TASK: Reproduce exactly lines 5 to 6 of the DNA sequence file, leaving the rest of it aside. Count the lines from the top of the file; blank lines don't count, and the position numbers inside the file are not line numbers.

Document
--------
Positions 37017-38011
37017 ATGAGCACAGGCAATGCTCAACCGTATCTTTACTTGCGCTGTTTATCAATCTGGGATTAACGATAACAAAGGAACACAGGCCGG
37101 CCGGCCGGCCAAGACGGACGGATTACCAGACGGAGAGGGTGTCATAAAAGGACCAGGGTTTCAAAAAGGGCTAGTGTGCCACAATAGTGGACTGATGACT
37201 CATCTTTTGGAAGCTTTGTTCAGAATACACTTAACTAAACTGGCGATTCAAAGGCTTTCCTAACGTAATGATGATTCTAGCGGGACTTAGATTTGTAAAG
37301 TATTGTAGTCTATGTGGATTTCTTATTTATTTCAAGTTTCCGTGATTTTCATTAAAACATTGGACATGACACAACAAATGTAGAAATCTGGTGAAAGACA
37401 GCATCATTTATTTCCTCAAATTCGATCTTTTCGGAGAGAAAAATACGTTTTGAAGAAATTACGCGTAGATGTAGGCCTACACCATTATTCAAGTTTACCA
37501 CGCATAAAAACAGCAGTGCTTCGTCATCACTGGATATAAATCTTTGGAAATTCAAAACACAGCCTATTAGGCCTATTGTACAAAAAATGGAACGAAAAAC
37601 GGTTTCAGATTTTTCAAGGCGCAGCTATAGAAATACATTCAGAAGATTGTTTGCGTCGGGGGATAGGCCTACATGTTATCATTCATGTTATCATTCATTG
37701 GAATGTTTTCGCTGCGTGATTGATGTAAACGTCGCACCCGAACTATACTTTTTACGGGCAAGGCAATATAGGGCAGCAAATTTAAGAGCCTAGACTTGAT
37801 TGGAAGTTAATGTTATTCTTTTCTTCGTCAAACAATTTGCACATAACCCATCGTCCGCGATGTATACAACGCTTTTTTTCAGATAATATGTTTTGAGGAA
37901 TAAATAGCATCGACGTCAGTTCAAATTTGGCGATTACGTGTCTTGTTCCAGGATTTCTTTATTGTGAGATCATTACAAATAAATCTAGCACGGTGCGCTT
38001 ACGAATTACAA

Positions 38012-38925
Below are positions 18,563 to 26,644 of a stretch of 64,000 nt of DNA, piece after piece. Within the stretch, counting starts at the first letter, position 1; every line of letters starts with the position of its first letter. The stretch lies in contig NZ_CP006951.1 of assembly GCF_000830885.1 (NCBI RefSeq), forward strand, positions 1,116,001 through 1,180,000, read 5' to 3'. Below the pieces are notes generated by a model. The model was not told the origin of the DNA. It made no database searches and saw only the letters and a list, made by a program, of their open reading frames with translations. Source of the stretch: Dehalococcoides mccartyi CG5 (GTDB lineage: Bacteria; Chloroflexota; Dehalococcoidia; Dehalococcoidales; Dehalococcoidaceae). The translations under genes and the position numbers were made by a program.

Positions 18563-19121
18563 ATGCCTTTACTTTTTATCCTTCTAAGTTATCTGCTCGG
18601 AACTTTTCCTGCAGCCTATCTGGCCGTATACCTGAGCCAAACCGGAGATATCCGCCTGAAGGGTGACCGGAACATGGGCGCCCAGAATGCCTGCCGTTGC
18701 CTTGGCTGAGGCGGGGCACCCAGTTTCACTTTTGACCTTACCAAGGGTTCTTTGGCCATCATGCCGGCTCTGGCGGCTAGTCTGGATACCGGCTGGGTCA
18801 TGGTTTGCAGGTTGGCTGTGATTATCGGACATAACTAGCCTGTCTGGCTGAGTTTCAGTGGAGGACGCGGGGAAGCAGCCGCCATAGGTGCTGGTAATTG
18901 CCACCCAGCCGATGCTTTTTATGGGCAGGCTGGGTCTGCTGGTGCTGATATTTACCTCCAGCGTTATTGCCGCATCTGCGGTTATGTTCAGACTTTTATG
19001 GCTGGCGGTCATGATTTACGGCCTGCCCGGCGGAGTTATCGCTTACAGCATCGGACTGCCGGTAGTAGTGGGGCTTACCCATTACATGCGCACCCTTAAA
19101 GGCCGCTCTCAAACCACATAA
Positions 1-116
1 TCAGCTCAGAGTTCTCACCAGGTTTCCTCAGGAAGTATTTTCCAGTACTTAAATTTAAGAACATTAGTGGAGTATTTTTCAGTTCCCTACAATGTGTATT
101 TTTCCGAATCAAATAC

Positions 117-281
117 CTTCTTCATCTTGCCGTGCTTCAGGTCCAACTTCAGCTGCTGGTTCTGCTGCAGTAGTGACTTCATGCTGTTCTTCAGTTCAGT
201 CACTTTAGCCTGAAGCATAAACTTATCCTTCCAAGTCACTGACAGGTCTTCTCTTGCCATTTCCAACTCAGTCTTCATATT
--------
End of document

37301 TATTGTAGTCTATGTGGATTTCTTATTTATTTCAAGTTTCCGTGATTTTCATTAAAACATTGGACATGACACAACAAATGTAGAAATCTGGTGAAAGACA
37401 GCATCATTTATTTCCTCAAATTCGATCTTTTCGGAGAGAAAAATACGTTTTGAAGAAATTACGCGTAGATGTAGGCCTACACCATTATTCAAGTTTACCA